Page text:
Two Nurses on the Frontlines of Saving Newborn Lives Honored Today with First International Neonatal Nursing Excellence Award

10,000 newborns die worldwide every day

Oct 24, 2010, 12:42 ET from Save the Children

DURBAN, South Africa, Oct. 24 /PRNewswire-USNewswire/ -- Two nurses will be honored today with the first International Neonatal Nursing Excellence Award. This award recognizes the commitment of nurses working on the frontlines of newborn care in resource-challenged countries, where the majority of newborn deaths occur.  Regina Obeng from Kumasi in Ghana and Rekha Kashinath Samant from Mumbai, India, were selected from nominations sent from all over the world. They will receive their awards during the opening ceremony of 7th International Conference of the Neonatal Nurses at the Inkosi Albert Luthuli International Convention Centre in Durban, South Africa. The award is organized by the International Conference of Neonatal Nurses (ICNN) in conjunction with Save the Children, the Council of Neonatal Nurses (COINN) and the Neonatal Nurses Association of Southern Africa (NNASA).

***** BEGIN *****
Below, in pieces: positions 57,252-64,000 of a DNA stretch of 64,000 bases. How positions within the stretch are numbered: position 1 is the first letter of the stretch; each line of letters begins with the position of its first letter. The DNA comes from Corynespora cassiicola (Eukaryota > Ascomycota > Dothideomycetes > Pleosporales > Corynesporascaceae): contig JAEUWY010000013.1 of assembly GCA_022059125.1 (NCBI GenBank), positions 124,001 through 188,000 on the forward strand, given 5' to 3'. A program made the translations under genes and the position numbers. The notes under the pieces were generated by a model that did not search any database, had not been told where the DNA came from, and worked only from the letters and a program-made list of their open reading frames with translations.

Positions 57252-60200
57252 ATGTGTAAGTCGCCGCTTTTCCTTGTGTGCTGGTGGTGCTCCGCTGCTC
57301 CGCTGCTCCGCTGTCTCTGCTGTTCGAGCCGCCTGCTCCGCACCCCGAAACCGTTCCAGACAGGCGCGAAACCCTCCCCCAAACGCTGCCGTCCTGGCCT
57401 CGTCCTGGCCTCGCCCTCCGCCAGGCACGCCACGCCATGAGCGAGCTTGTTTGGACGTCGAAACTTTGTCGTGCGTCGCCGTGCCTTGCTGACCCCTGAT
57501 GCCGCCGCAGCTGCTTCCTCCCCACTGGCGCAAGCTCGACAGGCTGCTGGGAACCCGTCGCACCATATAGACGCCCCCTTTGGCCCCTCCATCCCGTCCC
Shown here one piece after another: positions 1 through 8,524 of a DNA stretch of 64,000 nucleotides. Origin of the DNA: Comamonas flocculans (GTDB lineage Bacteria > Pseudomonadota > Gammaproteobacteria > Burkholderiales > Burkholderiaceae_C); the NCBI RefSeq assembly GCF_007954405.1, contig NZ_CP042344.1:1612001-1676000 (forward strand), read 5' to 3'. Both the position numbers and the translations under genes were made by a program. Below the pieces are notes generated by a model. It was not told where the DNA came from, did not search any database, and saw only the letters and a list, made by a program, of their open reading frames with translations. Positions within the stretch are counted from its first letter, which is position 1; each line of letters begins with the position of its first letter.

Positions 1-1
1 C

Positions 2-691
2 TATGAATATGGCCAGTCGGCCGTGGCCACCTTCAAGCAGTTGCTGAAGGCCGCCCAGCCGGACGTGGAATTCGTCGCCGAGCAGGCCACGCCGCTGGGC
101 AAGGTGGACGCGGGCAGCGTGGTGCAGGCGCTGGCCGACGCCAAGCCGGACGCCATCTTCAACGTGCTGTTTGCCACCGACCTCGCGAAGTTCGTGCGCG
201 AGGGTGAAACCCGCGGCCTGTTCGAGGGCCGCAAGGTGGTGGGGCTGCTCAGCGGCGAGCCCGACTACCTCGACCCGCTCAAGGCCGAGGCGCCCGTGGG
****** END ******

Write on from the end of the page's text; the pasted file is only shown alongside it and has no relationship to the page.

"Regina and Rekha were selected over many outstanding candidates for their unwavering leadership and passion for ensuring every newborn has a chance to survive and thrive," said NNASA President Ruth Davidge.  "Both work in newborn care units in very busy teaching hospitals in urban areas. Even in these facilities, we cannot take good care for granted; it has to be developed and defended by committed professionals."

Each year 3.6 million newborns die worldwide - 10,000 every day.  Three out of every four newborn deaths occur in South Asia and Sub-Saharan Africa where there is a critical shortage of skilled health workers – both nurses and doctors. Most of these newborn deaths are preventable and saving lives depends critically on the skills and commitment of those looking after sick newborn babies.